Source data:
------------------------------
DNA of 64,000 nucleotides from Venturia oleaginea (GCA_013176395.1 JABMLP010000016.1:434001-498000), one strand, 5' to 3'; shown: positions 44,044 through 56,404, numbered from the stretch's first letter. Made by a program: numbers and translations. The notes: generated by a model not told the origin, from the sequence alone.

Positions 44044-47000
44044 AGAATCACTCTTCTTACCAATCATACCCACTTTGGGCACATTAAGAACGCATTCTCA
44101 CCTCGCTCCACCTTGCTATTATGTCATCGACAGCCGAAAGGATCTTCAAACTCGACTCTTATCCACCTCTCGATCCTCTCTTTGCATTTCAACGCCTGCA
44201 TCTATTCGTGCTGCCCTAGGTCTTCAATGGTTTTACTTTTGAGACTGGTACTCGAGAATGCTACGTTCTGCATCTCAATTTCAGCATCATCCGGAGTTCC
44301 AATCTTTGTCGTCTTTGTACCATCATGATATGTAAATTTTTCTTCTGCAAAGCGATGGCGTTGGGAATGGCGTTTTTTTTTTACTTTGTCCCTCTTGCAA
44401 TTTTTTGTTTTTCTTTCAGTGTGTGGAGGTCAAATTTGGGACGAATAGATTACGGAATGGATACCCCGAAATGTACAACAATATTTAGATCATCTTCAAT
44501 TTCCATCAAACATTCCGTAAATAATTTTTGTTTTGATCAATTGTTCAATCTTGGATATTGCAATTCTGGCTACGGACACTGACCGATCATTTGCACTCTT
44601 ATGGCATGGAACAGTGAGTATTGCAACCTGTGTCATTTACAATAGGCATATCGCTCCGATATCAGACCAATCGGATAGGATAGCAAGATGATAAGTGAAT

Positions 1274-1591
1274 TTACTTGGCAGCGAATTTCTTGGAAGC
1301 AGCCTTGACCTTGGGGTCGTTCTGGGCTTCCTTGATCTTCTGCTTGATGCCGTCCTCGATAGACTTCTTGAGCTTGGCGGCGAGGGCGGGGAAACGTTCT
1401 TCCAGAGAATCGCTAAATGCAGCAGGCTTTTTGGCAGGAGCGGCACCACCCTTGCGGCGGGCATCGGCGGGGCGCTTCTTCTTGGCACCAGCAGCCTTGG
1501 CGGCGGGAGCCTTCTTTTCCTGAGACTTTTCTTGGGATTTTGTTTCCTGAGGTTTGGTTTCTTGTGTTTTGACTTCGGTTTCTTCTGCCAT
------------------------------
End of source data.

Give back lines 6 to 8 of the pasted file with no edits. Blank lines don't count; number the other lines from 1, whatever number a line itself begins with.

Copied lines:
44301 AATCTTTGTCGTCTTTGTACCATCATGATATGTAAATTTTTCTTCTGCAAAGCGATGGCGTTGGGAATGGCGTTTTTTTTTTACTTTGTCCCTCTTGCAA
44401 TTTTTTGTTTTTCTTTCAGTGTGTGGAGGTCAAATTTGGGACGAATAGATTACGGAATGGATACCCCGAAATGTACAACAATATTTAGATCATCTTCAAT
44501 TTCCATCAAACATTCCGTAAATAATTTTTGTTTTGATCAATTGTTCAATCTTGGATATTGCAATTCTGGCTACGGACACTGACCGATCATTTGCACTCTT